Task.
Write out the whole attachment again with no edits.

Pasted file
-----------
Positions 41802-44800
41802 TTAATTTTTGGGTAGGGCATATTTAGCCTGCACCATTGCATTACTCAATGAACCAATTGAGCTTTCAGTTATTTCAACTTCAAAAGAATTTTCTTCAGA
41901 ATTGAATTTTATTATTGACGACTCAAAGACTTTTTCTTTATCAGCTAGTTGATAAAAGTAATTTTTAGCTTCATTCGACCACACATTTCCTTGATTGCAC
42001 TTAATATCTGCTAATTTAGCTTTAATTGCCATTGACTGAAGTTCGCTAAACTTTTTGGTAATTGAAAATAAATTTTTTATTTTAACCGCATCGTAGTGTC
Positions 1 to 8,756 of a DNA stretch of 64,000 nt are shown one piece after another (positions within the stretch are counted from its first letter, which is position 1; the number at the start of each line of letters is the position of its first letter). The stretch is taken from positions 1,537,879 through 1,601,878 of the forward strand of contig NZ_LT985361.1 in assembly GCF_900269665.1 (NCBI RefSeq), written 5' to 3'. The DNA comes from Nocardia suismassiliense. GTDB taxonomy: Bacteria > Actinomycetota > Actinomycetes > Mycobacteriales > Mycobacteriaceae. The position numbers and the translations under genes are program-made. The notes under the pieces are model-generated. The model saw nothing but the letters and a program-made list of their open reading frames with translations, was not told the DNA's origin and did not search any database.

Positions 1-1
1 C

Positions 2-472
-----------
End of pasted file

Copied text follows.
Positions 41802-44800
41802 TTAATTTTTGGGTAGGGCATATTTAGCCTGCACCATTGCATTACTCAATGAACCAATTGAGCTTTCAGTTATTTCAACTTCAAAAGAATTTTCTTCAGA
41901 ATTGAATTTTATTATTGACGACTCAAAGACTTTTTCTTTATCAGCTAGTTGATAAAAGTAATTTTTAGCTTCATTCGACCACACATTTCCTTGATTGCAC
42001 TTAATATCTGCTAATTTAGCTTTAATTGCCATTGACTGAAGTTCGCTAAACTTTTTGGTAATTGAAAATAAATTTTTTATTTTAACCGCATCGTAGTGTC
Positions 1 to 8,756 of a DNA stretch of 64,000 nt are shown one piece after another (positions within the stretch are counted from its first letter, which is position 1; the number at the start of each line of letters is the position of its first letter). The stretch is taken from positions 1,537,879 through 1,601,878 of the forward strand of contig NZ_LT985361.1 in assembly GCF_900269665.1 (NCBI RefSeq), written 5' to 3'. The DNA comes from Nocardia suismassiliense. GTDB taxonomy: Bacteria > Actinomycetota > Actinomycetes > Mycobacteriales > Mycobacteriaceae. The position numbers and the translations under genes are program-made. The notes under the pieces are model-generated. The model saw nothing but the letters and a program-made list of their open reading frames with translations, was not told the DNA's origin and did not search any database.

Positions 1-1
1 C

Positions 2-472